Re: What's the alternative to "snarling"?

Randy Presuhn <randy_presuhn@alumni.stanford.edu> Mon, 19 April 2021 20:43 UTC

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Subject: Re: What's the alternative to "snarling"?
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From: Randy Presuhn <randy_presuhn@alumni.stanford.edu>
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Date: Mon, 19 Apr 2021 13:42:58 -0700
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Hi -

I hate to post twice in one day, but...

On 2021-04-19 12:46 PM, Keith Moore wrote:
...
> - What is "snarling" anyway, and are we all talking about the same 
> thing?   Is snarling any kind of unpleasant feedback, or what?

Ancient examples that came to *my* mind when the word first came up in
this discussion:

    - in discussion of features to be considered in developing version 2
      of a protocol, WG chairs and even ADs squelching discussing of
      certain ideas with "bzzzt, thank you for playing."  (With the
      clear implication they really just wished the participant would
      go away.)

    - declarations by leadership that certain technology paths were
      not to be discussed, not even in a BOF (with recognition by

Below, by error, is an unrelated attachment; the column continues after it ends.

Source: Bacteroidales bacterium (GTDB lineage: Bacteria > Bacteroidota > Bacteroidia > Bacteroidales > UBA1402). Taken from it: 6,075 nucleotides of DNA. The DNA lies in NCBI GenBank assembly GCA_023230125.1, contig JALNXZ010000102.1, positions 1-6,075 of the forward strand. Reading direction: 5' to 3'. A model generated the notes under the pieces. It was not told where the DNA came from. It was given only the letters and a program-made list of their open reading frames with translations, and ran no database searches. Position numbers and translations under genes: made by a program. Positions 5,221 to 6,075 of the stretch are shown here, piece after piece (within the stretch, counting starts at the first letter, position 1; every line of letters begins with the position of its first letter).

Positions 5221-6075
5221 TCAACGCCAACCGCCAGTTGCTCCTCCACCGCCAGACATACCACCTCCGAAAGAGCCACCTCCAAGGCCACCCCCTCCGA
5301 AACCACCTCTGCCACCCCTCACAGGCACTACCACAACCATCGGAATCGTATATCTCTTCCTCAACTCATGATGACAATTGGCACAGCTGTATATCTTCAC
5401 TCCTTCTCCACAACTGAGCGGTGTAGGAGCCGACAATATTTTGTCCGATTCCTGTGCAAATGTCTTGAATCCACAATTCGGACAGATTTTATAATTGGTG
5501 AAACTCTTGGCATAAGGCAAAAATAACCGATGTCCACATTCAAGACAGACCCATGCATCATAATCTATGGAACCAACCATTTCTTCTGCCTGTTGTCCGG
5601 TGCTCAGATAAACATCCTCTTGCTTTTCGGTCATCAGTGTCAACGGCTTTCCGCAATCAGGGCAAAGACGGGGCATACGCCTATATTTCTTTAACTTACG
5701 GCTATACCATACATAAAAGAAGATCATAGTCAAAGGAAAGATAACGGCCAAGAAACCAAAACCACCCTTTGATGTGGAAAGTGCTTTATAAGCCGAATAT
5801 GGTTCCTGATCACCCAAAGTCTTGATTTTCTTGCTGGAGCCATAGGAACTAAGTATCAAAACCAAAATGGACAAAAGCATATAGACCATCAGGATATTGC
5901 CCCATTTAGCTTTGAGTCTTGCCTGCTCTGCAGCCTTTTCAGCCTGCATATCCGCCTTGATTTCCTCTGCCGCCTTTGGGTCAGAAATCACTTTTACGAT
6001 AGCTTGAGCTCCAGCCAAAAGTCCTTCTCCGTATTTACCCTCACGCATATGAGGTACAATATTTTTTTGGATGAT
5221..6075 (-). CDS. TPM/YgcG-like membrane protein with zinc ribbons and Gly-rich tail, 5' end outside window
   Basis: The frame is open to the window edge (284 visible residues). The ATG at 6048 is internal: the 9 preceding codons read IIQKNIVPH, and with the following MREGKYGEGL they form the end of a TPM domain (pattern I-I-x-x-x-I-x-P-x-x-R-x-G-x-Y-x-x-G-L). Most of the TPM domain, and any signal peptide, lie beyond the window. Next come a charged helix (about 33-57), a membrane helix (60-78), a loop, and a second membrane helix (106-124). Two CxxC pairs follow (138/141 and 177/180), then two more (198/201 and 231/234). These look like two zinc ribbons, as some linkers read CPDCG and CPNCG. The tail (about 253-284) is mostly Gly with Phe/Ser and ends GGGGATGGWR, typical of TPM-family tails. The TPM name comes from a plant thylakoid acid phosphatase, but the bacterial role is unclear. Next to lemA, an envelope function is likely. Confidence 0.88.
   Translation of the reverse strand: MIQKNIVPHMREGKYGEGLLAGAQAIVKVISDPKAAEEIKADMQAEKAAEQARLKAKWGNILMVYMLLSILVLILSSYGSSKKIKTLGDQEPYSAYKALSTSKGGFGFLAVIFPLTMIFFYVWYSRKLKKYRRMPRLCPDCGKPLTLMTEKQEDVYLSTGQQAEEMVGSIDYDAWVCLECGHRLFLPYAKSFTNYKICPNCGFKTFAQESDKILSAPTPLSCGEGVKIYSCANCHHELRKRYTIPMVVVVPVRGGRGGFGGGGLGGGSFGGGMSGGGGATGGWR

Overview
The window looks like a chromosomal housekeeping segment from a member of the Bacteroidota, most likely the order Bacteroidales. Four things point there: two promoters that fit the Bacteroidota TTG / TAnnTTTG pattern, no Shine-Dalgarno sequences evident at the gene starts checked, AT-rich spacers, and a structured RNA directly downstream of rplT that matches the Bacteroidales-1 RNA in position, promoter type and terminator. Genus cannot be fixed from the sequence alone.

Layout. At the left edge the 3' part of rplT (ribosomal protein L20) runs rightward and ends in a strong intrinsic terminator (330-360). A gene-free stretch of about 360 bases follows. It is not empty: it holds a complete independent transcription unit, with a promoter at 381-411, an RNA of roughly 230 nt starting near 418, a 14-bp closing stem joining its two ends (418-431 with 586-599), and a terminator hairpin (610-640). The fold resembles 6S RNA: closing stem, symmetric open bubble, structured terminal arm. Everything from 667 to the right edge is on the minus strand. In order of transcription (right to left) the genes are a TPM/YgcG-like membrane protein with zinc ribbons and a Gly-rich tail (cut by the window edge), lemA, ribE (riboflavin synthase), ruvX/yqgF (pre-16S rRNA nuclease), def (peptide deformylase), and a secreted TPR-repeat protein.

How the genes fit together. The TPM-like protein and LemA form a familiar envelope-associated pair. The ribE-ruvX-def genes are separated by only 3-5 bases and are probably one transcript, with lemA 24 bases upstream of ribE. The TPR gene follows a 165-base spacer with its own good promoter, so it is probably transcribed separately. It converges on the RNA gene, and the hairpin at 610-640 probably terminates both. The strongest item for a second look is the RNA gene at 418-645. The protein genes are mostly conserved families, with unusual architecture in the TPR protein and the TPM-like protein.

many participants that those paths would be problematic for
      the business interests of some of those leaders)

    - snide remarks about the technology choices made by other
      organizations, and "guilt by association" when any attempt
      is made to leverage "outside" technology or models

> - Is the problem really the language we use to discourage (presumably) 
> Bad Ideas, or is it that we discourage them at all? Even if we improve 
> our language for discouraging Bad Ideas (which IMO is worth trying), 
> will we still be discouraging newcomers? Maybe not as much?   Are there 
> occurrences of snarling which aren't about discouraging (presumably) Bad 
> Ideas?
...

Usually the "snarling" I've witnessed was from folks who seemed to think
their power/position/status was threatened.  It often looked like they
were defending a technically questionable position with what amounted to
an appeal to authority.  But for some folks it seems to become a habit:
even when there is a strong technical footing for their argument, they 
resort to the snide "insider" comment as the quickest way to move the
discussion along, rather than making the strong technical argument
they could have made, or admitting that the proposal might make sense
if we were designing things tabula rasa, but would be problematic in
the current ecosystem.

Randy